Exam 1: Antimicrobials and Antibiotics Flashcards Preview

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Flashcards in Exam 1: Antimicrobials and Antibiotics Deck (107):
1

Class of antibiotic to use in immunocompromised patients:

Bactericidal

2

Reason for preserving normal/GI flora if possible:

Normal flora have antixenobiological action

3

Type of abx usually used in OR:

Cheap, broad spectrum

4

Are abx always necessary in OR?

No; pts with allergies and superficial surgeries may not need

5

SCIP guidelines for abx:

Single dose within 1 hr of incision

6

Considerations for selection of abx:

ID of causative organism
Drug delivery to site
Single drug if possible
Route, duration, cost

7

Pts who particularly need prophylactic abx:

Bowel/appy
Hardware
Diabetics
Extended surgical time

8

Relationship between hypersensitivity reaction and dose:

Independent

9

Relationship between drug toxicity and dose:

Dose related

10

Abx concerns with parturients:

Most abx cross the placenta and enter milk
Possible teratogenicity

11

Abx concerns with elderly:

Renal impairment
Decreased plasma protein
Reduced GI mobility, acidity
Increased body fat = more drug in tissues

12

Penicillin structure and mechanism of action:

Bactericidal beta-lactam

Interferes with bacterial cell wall

13

Organisms susceptible to penicillin:

-coccals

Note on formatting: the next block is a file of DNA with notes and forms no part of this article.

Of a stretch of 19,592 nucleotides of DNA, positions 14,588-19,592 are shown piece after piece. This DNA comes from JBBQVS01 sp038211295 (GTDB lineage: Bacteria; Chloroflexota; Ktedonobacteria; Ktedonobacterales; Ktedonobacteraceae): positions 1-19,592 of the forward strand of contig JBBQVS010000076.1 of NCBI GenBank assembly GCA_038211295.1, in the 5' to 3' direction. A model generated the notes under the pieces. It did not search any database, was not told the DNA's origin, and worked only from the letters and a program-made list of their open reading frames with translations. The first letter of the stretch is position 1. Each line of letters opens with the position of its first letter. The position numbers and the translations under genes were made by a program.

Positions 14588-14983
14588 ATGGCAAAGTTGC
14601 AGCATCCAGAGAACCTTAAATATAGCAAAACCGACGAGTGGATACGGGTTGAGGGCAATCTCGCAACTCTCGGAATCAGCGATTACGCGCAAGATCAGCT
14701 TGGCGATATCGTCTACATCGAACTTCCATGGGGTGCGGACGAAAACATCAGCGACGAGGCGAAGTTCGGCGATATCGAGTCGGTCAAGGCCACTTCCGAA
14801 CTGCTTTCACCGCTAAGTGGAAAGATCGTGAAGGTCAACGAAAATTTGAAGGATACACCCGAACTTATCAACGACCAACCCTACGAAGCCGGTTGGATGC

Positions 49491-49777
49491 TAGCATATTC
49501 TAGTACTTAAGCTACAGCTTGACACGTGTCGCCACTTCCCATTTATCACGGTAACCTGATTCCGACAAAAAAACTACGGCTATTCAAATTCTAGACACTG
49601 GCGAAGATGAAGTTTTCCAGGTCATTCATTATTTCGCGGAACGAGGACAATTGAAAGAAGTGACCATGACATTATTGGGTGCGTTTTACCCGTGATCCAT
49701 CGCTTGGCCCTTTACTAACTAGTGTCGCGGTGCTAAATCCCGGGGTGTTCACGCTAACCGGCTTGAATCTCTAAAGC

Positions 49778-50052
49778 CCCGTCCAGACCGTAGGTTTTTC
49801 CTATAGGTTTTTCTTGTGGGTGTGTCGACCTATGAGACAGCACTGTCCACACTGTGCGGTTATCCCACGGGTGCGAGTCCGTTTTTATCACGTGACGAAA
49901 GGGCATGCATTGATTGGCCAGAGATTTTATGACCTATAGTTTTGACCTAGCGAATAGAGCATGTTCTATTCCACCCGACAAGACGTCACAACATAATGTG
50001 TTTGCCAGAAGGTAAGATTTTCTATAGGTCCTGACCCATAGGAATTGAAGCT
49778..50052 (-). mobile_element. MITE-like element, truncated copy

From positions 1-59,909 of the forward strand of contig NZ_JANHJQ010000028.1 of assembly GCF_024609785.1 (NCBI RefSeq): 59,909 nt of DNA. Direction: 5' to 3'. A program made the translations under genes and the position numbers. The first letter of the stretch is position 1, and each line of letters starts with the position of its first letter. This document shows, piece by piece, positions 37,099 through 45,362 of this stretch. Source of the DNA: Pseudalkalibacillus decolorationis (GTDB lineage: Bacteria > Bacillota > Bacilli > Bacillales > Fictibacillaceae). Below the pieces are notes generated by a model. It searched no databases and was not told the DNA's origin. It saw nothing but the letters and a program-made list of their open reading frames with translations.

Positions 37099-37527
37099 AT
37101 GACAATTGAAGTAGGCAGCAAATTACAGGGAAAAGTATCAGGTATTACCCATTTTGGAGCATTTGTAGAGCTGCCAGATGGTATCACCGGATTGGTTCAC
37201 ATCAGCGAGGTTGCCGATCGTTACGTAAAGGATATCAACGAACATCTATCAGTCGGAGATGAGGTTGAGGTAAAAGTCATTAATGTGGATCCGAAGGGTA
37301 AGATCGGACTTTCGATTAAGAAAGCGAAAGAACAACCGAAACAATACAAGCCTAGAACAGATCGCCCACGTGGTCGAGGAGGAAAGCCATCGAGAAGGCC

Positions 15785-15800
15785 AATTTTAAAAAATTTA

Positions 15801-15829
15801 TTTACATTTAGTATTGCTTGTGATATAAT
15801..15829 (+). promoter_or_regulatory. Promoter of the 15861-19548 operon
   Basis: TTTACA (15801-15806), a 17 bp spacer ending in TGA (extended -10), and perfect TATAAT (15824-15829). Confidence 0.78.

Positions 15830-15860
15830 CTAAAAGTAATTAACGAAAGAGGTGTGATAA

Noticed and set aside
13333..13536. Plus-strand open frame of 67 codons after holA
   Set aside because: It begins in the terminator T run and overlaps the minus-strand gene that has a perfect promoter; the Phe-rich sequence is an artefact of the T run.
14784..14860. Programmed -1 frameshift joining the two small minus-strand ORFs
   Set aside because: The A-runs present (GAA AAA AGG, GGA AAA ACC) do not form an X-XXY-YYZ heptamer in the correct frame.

Pneumococcal
Meningococcal
Streptococcal

14

Penicillin elimination:

Renal

15

Ampicillin organisms:

Gram(-)
H. influenza, e. coli

16

Notable ampicillin adverse effect:

Skin rash

17

Amoxicillin advantage over ampicillin:

More efficiently absorbed from GI tract

18

Most allergenic antimicrobial:

Penicillins

19

Most common adverse reaction to PCNs:

Allergy/hypersensitivity

20

Signs of PCN allergy:

Rash and/or fever
Anaphylaxis
Hemolytic anemia

21

Classes of abx with cross-sensitivity and % chance:

PCNs and cephalosporins
8% chance

22

Cephalosporin mechanism of action:

Bactericidal
Inhibits bacterial cell wall synthesis

23

Cephalosporin elimination route:

40% bile
60% renal

24

Cephalosporin organisms:

Broad spectrum

25

Primary s/s of cephalosporin allergy:

Rash

26

% incidence of anaphylactic rxn to cephalosporin:

0.02%

27

First, second, and third generation cephalosporins:

1st: cefazolin
2nd: cefoxitin
3rd: cefotaxime

28

Type of surgery that often uses cephalosporins and why:

Ortho - cephalosporins penetrate into joints

29

Differences in cephalosporin generations:

Better anti-Gm(-) activity in later generations

30

Aminoglycoside mechanism of action:

Bactericidal
Inhibits cellular activity inside microbe

31

Aminoglycoside organisms:

Aerobic Gm(-)

32

Aminoglycoside elimination & elimination half-time

Extensively renal
2-3hr elimination half-time in healthy pt
20-40x increase in renal failure

33

Aminoglycoside adverse effects:

Ototoxicity
Nephrotoxicity
Skeletal muscle weakness
Prolongs NMB

34

Mechanism of aminoglycoside ototoxicity:

Irreversible damage to vestibular/cochlear hairs
Dose dependent

35

Mechanism of aminoglycoside nephrotoxicity: